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From FLYNN's March 10, 1928


Edited by M. E. Ohaver

ONE of this week's ciphers—No. 145, by M. Walker, to be explicit—uses a phonetic alphabet. So a few words about phonetic alphabets and phonetic spelling may not be amiss.

In a phonetic alphabet each different sound is represented by its own special character. Most shorthand alphabets are of this nature. And, in fact, the phonetic alphabet herewith, which provides all the sounds necessary for a practical representation of the language, closely follows that employed in Pitman phonography.

The phonetic characters in this illustrative alphabet are shown in the second column of the accompanying table. By using italics, where indicated, the alphabet can be expressed in ordinary type. The numbers in the first column have been compiled for the express use of the cipher solver, and indicate frequencies in one thousand characters of phonetically spelled text. And these numbers reveal some surprising facts.

For example, T, with a frequency of eighty-two per one thousand, here supplants our old friend E as "king of the roost," phonetic values of the latter being divided among several characters. Passing to the other extreme, Z, seldom used in the ordinary alphabet, here has a frequency of forty-three per one thousand!

51 A    (short A) am, ask, final.
 9 A    (long A) ale, senate, care, eight, there.
 4 AH   (Italian A) arm.
13 AW   (broad A) all, orb.
21 B    boy.
 5 CH   chart, arch, nature.
47 D    day.
31 DH   the, with, breathe.
46 E    (short E) end, recent.
43 E    (long E) eve, event, eel, pique.
16 F    fame, rough, phone, phantom.
 6 G    go.
23 H    house, who.
73 I    (short I) ill, lyric,
11 I    (long I) ice, idea, fly, hyena,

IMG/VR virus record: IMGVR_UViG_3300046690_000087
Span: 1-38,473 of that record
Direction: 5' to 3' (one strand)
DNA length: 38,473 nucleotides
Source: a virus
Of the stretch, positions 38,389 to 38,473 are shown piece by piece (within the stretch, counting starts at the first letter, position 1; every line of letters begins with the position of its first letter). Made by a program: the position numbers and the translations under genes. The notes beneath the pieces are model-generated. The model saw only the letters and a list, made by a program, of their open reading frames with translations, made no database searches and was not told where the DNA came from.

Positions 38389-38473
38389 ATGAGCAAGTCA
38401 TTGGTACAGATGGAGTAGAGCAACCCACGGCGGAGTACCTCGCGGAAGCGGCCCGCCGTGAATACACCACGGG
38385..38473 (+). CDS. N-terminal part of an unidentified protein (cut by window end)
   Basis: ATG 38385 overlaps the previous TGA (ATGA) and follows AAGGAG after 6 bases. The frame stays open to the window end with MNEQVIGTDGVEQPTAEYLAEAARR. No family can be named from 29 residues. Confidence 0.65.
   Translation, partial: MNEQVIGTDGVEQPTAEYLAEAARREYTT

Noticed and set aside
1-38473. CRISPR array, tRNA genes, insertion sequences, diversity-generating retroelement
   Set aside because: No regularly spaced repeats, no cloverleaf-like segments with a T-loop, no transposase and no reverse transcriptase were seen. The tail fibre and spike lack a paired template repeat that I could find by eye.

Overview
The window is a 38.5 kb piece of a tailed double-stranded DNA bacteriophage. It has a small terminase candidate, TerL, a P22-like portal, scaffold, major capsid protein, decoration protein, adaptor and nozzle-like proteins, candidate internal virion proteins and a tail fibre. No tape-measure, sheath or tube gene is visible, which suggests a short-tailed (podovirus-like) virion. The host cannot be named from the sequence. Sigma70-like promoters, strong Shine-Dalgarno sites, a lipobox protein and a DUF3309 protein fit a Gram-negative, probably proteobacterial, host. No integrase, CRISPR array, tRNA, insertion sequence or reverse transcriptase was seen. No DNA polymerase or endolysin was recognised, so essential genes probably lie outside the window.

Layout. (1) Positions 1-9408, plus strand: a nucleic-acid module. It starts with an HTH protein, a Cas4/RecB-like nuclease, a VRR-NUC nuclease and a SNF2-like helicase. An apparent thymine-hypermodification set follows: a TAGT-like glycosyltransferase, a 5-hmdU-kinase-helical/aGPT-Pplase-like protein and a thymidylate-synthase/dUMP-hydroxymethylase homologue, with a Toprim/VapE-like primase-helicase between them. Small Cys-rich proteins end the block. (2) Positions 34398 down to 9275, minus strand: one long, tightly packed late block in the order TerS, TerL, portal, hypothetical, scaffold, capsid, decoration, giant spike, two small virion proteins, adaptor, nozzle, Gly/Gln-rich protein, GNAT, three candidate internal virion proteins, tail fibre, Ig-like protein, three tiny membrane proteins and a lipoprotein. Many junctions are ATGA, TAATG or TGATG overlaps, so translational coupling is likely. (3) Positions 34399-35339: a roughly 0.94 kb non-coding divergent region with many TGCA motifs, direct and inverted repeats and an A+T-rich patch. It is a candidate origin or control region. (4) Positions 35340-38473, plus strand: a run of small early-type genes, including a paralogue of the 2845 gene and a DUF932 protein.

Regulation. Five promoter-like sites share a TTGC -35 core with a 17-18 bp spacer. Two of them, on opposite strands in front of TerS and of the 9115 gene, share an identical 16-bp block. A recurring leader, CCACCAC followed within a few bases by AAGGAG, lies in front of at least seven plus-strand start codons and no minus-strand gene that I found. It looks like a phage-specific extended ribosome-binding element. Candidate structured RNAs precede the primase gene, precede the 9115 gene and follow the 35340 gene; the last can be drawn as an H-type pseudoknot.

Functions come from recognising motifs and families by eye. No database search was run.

0 J    jar, grandeur, soldier, gem, surgeon, region.
30 K    call, echo, kite, back, coquette.
41 L    let.
26 M    may, him,
68 N    not, ten.
19 NG   long, uncle, anchor, ink.
36 O    (short O) odd, what.
22 O    (long O) old, obey.
 0 OI   (diphthong OI) oil, boy.
13 OO   (short OO) foot, wolf, full.
 5 OO   (long OO) do, food, rude, canoe.
II OU   (diphthong OU) out, owl.
22 P    pat, up.
55 R    far, train.
46 S    so, yes, civil, force.
 7 SH   sharp, chaise, machine, sure.
82 T    tie, it.
 6 TH   thin, breath.
26 U    (short U) up, urn, fern, fir, other, does, flood, touch, myrtle.
 2 U    (long U) use, unite, new, beauty.
10 V    vivid, ever.
29 W    wet.
 1 Y    year, you, million.
43 Z    zeal, zone, use, xebec.
 1 ZH   rouge, azure, fusion.

A phonetic character may have more than one equivalent in ordinary spelling. Thus F represents the sound of F in "fame" (fam), of GH in "rough" (ruf), and of PH in "phone" (fon). Parentheses inclose phonetic spellings according to the present system.

The letters C, Q, and X have no place in this alphabet. The sounds of C are replaced by S and K, as in "city" (siti) and "came" (kam). QU is represented by K or KN, as in "coquette" (koket) and "quick" (kwik). And X is expressed by KS, GZ, or Z, as in "except" (eksept), "exist" (egzist), and "xebec" (zebek), respectively.